1  2  3  4  5  6  7  8  9  10
       -----------------------------
blow: |C |E |A |C |E |G |C |E |G |C |
draw: |D |G |B |D |F |A |B |D |F |A |
       -----------------------------

What is PowerBender Tuning?

PowerBender tuning makes some significant changes to the Richter note layout to emphasise draw bending and reduce the need to overblow to achieve the full chromatic range.

       1  2  3  4  5  6  7  8  9  10
       -----------------------------
blow: |C |E |G |C |D |F |A |C |E |A |
draw: |D |G |B |D |E |G |B |D |G |C |
       -----------------------------

What is PowerDraw Tuning?

PowerDraw tuning has a consistent blow/draw pattern across all 10 holes. Holes 1-6 have the same note layout as a Richter tuned harp, but 7-10 have the same note layout as the PowerBender tuning, facilitating draw note bends in the upper register of the harmonica.

      1  2  3  4  5  6  7  8  9  10
       -----------------------------
blow: |C |E |G |C |E |G |A |C |E |A |
draw: |D |G |B |D |F |A |B |D |G |C |
       -----------------------------

  

 

 

 

 

 

6 comments on “Harmonica Tunings Explained”

The natural minor tuning shown is incorrect. It should have the note A-natural, not A-flat.

If you try to play the tuning shown in G minor, you won’t get a G natural minor scale, you’ll get the Phrygian mode, which has a flat second degree.

It’s also incorrect to say that natural minor tuning is intended to produce a C natural minor scale in Holes 4 through 7. That is simply wrong. The tuning is designed to play the natural minor scale in second position, not first position. As such, the 4-to-7 range is not the primary playing area. Second position is based around Draw 2 and the surrounding chord.

By the way, the story about Josef Richter is pure fable and has no basis in fact – it has been thoroughly researched and debunked. I suggest you read about it at patmissin.com.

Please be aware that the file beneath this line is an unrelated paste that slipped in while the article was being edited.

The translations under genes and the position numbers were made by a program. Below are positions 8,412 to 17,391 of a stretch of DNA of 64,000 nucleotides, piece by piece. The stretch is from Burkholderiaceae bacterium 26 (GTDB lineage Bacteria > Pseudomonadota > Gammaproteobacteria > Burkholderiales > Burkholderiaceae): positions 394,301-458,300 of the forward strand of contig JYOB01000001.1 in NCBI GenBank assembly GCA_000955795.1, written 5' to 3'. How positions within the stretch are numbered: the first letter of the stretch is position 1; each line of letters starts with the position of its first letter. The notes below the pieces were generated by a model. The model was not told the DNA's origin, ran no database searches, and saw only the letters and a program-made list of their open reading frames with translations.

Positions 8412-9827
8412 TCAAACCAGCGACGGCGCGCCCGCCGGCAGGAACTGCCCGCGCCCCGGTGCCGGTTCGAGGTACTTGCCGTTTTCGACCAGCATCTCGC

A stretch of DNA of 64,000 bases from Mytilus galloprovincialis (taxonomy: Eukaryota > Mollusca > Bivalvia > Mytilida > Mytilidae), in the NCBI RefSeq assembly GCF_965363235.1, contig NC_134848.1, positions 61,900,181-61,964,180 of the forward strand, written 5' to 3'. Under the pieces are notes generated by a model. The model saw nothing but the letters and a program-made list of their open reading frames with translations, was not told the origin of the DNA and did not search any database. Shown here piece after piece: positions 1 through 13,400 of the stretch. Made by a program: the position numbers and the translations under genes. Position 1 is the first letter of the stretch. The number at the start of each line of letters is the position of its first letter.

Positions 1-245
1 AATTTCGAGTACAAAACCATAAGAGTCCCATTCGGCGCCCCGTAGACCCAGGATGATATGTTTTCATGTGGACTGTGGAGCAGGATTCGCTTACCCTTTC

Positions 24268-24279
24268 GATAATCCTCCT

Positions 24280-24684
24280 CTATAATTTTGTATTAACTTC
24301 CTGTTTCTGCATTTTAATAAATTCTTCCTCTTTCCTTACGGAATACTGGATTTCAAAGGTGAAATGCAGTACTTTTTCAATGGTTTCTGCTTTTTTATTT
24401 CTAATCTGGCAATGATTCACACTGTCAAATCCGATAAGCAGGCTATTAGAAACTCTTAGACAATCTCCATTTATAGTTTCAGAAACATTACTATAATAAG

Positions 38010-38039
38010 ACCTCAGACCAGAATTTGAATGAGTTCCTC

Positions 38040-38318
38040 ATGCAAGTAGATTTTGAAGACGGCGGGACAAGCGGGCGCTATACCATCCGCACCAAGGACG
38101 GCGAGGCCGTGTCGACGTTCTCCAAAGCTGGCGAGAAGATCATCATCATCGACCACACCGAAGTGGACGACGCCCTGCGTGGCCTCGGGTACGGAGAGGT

You’re correct – an error on my part when transcribing, then I noticed that the C natural minor scale was available (which it isn’t if the A flat is an A natural). I’ve updated it accordingly – thanks.

As for Richter – not really sure about that – I don’t think you can say comprehensively debunked – there’s plenty of conflicting evidence out there. It’s probably fair to say that he didn’t invent the layout, but that’s not what I stated anyway.

Cheers,

JP

What is the name of a harmonica tuned in A minor that uses G# instead of G sound? What name should I look for in a store? My guitar was stolen 25 years ago and I had one of these harmonica in its case. Since then, I haven’t been able to find a version tuned to A minor that uses G#.

What is the name of a harmonica tuned in A minor that uses G# instead of G sound? What name should I look for in a store? My guitar was stolen 25 years ago and I had one of these harmonica in its case. Since then, I haven’t been able to find a version tuned to A minor that uses G#.
Thanks for the answer !

My “reply” is actually a question – I’m in a rock / blues cover band and we’ve wanted to experiment with lower guitar tunings…making it easier for the vocals. Lately we’ve tuned every guitar (and bass) down 1/2 a step – E to Eb / A to Ab…on so on. My Q is: are there any harmonicas designed and tuned accordingly?
Thank you!

Leave a Reply

Your email address will not be published.

This site uses Akismet to reduce spam. Learn how your comment data is processed.